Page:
Can be good. I’m off to work in it for a while. But before I go, I wanted to wish you guys a merry Christmas and a happy 2013. Thanks for reading, thanks for your emails, thanks for sharing the work. And while we’re on the topic of silence, I found this really helpful. Maybe some of you will, too.
Thank you Coonabarabran – people, students, professional nodders, parents, and of course the staff of Coonabarabran High School, with an extra special mention to Kellie Nash and Champagne Deb. I didn’t think last year could be topped, but amazingly it was, which was also due to the awesomeness of the other presenters – JC Burke, Patrick May, Julian Larnach, Peter FitzSimons, Dr Mituota Kigotho.
For those of you who’ve never been to Coona, get out there. It’s the sort of place where you make a date for dinner at the pub and turn up expecting five or so people, only to find forty waiting. WARM and WELCOMING.
And keep an eye on the Feast of Words, because this festival is going to get bigger and bigger.
PS and thanks Bec and David for driving us to the airport – no small trip! (and for the research material – you’ll be in the next one, mark my words …)
One of the very nice things about writing Night Beach was that if I needed to get myself in the mood, all I had to do was run around the net searching for the sort of art that would inspire me. I looked at Dan McCarthy’s art a lot. To me, his work is similar in feel to the paintings from the Romantic Era that I love*. It often features the human figure dwarfed by the natural environment – woods, mountains and the heavily starred (and so beautiful!) night sky. And, of course, he had me at ultramarine blue.
One of the chapters in Night Beach is called The gloaming in his honour (after a series of paintings he did with the same title).
I figure the internet must have completely transformed the playing field for new artists. In addition to the gallery system of exhibiting and selling paintings, they have the option of self-managing the distribution of their work. So, in plain English, Dan releases screen prints regularly for sale. I bought three of them, and now I get to enjoy his work every day. It’s even better in the flesh. Another thing I found is that the same word is hidden in each of them. Disguised and embedded. I like that.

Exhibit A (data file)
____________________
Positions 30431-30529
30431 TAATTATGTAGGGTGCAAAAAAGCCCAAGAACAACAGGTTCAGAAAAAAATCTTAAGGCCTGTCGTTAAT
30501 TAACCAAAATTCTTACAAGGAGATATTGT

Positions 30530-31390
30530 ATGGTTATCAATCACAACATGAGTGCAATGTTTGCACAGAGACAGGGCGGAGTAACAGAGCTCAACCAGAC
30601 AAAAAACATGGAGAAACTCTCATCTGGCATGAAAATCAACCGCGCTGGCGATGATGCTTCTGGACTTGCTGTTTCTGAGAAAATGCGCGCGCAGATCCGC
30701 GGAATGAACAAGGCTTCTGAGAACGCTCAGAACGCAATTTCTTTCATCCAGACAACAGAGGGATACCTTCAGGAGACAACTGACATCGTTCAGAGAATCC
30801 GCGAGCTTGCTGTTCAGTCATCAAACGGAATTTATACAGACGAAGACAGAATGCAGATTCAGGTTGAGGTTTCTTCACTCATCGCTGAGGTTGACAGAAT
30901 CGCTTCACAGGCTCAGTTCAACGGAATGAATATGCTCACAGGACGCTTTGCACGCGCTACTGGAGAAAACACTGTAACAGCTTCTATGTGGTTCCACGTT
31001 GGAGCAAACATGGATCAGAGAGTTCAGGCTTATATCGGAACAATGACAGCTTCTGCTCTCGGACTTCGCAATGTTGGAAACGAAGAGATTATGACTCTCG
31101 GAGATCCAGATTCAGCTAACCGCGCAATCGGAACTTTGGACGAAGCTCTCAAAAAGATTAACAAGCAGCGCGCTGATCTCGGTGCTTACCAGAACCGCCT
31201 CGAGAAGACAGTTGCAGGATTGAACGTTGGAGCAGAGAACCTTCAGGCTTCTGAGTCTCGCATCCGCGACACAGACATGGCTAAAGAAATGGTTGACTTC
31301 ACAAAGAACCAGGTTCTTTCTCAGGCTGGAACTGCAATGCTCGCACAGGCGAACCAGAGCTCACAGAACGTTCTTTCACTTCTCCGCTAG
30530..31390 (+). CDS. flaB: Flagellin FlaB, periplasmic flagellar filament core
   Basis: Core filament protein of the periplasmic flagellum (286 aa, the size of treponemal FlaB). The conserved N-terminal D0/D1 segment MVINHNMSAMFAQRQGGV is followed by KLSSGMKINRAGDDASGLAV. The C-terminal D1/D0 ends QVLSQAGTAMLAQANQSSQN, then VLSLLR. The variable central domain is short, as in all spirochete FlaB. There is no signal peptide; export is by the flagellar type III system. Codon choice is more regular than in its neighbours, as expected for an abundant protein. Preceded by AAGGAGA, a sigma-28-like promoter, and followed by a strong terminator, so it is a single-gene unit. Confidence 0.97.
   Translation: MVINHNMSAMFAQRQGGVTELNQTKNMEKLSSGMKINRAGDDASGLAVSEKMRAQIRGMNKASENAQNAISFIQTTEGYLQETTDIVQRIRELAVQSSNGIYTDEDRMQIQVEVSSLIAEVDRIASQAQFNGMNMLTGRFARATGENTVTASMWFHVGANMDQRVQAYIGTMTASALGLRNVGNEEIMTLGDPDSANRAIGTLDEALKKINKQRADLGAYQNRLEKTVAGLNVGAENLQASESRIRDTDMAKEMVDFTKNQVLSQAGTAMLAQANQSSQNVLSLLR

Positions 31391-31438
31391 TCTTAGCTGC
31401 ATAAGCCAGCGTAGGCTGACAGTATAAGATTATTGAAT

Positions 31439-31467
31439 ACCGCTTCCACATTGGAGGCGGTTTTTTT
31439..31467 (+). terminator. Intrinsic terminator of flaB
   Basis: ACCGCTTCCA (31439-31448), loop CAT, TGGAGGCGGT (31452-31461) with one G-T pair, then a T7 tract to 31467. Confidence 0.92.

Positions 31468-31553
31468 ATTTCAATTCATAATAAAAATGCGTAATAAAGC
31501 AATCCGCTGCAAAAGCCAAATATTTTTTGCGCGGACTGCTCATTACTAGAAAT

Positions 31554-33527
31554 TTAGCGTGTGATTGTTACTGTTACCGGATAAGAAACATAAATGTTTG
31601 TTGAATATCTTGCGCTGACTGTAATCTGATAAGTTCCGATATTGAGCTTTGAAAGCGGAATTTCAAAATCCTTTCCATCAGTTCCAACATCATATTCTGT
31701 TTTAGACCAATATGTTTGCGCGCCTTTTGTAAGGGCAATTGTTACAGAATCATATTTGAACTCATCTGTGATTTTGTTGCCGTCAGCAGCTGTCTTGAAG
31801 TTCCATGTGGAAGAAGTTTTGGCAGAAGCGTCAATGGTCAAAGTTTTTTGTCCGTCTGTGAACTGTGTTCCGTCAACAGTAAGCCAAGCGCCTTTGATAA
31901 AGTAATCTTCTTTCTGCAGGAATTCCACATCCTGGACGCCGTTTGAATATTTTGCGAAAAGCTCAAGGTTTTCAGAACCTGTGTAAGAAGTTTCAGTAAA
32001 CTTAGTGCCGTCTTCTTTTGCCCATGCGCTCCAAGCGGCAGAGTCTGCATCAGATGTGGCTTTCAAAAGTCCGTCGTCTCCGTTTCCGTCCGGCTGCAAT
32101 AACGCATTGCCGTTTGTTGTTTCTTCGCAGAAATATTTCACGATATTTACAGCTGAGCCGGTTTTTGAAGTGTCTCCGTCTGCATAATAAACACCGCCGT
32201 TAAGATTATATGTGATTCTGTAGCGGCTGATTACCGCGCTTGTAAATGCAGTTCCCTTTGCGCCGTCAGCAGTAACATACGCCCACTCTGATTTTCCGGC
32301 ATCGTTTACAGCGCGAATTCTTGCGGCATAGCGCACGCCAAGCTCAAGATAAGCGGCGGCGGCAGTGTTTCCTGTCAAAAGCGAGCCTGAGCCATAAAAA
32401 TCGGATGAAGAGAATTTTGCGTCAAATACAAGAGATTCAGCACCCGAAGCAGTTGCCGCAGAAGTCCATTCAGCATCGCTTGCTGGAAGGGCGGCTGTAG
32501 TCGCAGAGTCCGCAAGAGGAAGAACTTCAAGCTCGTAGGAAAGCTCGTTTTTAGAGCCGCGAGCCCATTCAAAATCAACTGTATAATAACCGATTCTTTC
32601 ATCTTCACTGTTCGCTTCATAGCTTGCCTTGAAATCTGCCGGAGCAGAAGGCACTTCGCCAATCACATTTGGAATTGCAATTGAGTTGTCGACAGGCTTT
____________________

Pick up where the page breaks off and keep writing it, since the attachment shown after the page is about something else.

His posters are beautiful, too:
If you like Dan’s work, and are interested in seeing more on his process, check out his Facebook page. And you might also like another Dan’s work – Dan Danger. The two of them are exhibiting together in San Francisco in April, and it’s one show I would love to see.
*I did a post a little while ago on how the Romantic Era artists, poets, writers were big influencers on Night Beach, see here.
**All Dan’s work shown here with permission.
Thanks to an excellent review post by Alpha Reader, I’ve just read this article: Sex Education: far from decent, and also a related article which discusses the extent to which violent pornography is now accessed on a regular basis by regular teenagers. No. More than that, it argues that porn is now our main sex educator, during a period in which porn content has become increasingly violent and disrespectful towards women.
The only way this is going to be redressed is by talking about it. Bad things flourish when good people stick their heads in the sand because they find the issue (understandably!) difficult to address.
I can’t say it better than Benjamin Law (author of the first article – “Sex Education: far from decent”):
Teenagers are smart. They instinctively know when you’re patronising them. Cast your mind back to when you were a teenager yourself: you appreciated it when adults trusted you with sensitive information, and assumed you could make choices based on that information … Frightening things are only combatted by shedding light on them.
This is why I love the internet – happy accidents. I was doing a search on carpe noctem, (which means ‘seize the night’, a play on carpe diem), and I came across We Are Sleeping Giants – the project site for a series of photographs by Canadian photographer Brooks Reynolds about summer nights, youth, and that moment just before something happens.